Trump’s Fed Chair favorite is bad for gold (but good for the dollar)

BY DEB SHAW | 

  • Trump is apparently favoring John Taylor for the role of the next Fed Chair
  • Despite his calls for higher rates, his appeal lies in protecting the purchasing power of everyday Americans
  • Initial reactions in the dollar and gold suggest what's next

Recent news reports suggests that Trump ‘gushed’ about Stanford University professor John Taylor following his White House interview. After the story was reported in Bloomberg, the US dollar index strengthened on expectations for higher interest rates in the future. The ‘Taylor Rule’, authored by Taylor himself, is a rules-based equation for setting central bank interest rates.

While central banks claim to be ‘data-dependent’, the reality is that monetary policy is driven by committees. Looking at the Federal Reserve, the power to set interest rates is held by the Federal Open Market Committee (FOMC). FOMC board governors meet several times a year and vote on decisions relating to monetary policy. While the committee structure is far more credible than giving the ability to set monetary policy to a single individual, the FOMC has been frequently criticized for lowering the purchasing power of ordinary Americans. This was especially the case following the 2007 financial crisis, when real interest rates were negative. While wealthy Americans were able to hedge the impact of negative interest rates by buying assets such as gold or stocks, middle and lower class Americans suffered as they lost purchasing power.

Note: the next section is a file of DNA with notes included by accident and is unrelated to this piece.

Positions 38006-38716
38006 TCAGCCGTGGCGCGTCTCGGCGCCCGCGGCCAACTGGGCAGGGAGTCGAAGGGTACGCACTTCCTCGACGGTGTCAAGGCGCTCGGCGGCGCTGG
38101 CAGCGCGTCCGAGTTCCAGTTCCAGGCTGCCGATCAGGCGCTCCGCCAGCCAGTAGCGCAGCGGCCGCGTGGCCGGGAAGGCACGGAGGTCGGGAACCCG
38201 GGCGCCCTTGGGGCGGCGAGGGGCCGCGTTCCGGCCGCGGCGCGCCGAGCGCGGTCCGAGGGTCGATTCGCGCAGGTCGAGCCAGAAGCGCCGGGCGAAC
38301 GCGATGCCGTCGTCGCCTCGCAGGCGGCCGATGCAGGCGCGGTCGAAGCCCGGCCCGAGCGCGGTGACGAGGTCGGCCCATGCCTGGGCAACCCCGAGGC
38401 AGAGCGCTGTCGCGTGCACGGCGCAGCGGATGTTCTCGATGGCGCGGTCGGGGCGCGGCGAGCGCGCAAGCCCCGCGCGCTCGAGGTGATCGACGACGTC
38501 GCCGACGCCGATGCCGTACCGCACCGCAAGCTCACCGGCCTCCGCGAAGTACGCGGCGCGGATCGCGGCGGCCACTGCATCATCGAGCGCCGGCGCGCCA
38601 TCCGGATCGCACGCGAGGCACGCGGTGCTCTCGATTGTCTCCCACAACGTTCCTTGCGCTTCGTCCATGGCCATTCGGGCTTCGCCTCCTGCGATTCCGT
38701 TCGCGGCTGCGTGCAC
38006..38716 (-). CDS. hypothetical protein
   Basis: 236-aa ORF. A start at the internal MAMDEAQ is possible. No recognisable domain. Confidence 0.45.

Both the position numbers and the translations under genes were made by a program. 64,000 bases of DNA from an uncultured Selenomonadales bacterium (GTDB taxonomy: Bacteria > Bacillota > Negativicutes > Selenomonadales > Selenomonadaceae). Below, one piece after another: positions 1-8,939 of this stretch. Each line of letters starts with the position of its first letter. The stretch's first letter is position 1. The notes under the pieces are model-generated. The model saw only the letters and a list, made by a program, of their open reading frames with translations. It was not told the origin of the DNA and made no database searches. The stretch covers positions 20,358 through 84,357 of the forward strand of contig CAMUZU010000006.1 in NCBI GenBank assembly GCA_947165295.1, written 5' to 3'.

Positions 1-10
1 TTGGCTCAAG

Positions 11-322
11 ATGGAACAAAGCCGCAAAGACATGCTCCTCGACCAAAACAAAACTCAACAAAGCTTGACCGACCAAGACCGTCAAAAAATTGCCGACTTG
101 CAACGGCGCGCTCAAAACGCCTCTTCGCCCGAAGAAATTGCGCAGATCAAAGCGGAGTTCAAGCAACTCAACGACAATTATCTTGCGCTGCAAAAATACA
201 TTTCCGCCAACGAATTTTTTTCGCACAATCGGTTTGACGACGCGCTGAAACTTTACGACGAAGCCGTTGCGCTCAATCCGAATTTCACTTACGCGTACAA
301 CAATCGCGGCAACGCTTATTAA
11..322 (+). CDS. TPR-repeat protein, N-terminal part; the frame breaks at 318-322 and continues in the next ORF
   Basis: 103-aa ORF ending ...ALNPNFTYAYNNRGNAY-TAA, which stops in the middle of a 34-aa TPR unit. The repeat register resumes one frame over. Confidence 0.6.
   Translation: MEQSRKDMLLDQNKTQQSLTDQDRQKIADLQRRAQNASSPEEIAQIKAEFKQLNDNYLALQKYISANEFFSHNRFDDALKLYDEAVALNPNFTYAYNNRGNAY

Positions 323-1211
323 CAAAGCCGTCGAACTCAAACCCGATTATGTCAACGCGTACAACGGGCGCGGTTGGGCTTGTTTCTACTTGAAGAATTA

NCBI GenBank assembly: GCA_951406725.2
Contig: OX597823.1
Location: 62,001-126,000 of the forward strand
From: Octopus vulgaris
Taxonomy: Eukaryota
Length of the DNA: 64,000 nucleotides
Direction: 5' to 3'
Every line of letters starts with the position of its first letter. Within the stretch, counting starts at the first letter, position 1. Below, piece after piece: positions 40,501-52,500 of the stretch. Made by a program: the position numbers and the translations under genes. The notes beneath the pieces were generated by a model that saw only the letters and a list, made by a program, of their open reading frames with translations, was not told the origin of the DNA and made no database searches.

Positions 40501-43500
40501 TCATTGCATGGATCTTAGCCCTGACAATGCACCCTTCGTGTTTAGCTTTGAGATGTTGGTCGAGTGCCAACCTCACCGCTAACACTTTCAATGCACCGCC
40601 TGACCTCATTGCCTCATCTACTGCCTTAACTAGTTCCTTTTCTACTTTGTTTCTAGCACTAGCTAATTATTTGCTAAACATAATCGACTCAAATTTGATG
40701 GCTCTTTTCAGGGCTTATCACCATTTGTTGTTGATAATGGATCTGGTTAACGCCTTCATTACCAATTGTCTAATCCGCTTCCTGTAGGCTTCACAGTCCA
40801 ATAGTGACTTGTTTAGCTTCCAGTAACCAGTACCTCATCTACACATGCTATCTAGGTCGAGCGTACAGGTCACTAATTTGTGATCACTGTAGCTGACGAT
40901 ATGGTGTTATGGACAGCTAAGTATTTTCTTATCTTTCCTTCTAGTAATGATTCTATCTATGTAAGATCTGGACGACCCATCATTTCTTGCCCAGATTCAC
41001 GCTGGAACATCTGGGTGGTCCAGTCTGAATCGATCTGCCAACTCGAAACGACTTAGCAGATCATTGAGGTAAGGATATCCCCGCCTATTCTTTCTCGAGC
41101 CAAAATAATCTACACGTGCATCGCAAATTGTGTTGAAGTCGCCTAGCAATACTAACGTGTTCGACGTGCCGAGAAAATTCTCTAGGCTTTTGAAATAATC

Upending the status quo matches Trump's populist appeal

While the prospect of John Taylor becoming the next Fed Chair was initially dismissed given that his formula calls for much higher interest rates, his odds are rising sharply in betting markets after meeting Trump. Taylor has also tried to downplay his hawkishness, saying that monetary policy should not be entirely dependent on mathematical equations. Instead, he has suggested that the Taylor Rule could bring some much needed transparency to the Fed’s decision making process. Taylor previously called for a neutral interest rate of 4 percent before a House subcommittee in March. The policy rate today is between 1 and 1.25 percent.  

While Trump himself has called for lower rates and a weaker currency, his populist appeal would be strengthened by a Fed Chair who promises to protect the purchasing power of everyday Americans. In our previous take on the next Fed Chair discussion, we suggested that a single individual (even the Chair) would have limited power to change the direction of the organization. Yet promoting the author of the Taylor Rule to the Fed Chair position would be significant for the organization, especially if future monetary policy is ultimately more rules-based.

 

Reactions in the dollar and gold suggest what’s next

If Taylor is selected by the White House to be the next Fed Chair, markets will price in higher interest rates based on the output of the Taylor Rule. While the prospect of rates quickly rising to 4 percent or higher is too extreme, the Fed is likely to become far more sensitive to growth and inflation figures. Recent Fed Chairs including Bernanke and Yellen have taken a dovish view of economic data, and have been criticized for allowing asset inflation in financial markets. If Taylor were to become the Fed Chair, expect the dollar to rise on rate hike expectations and gold to fall on rising real rates.  

Topics: Gold, US dollar
Tags: Trump

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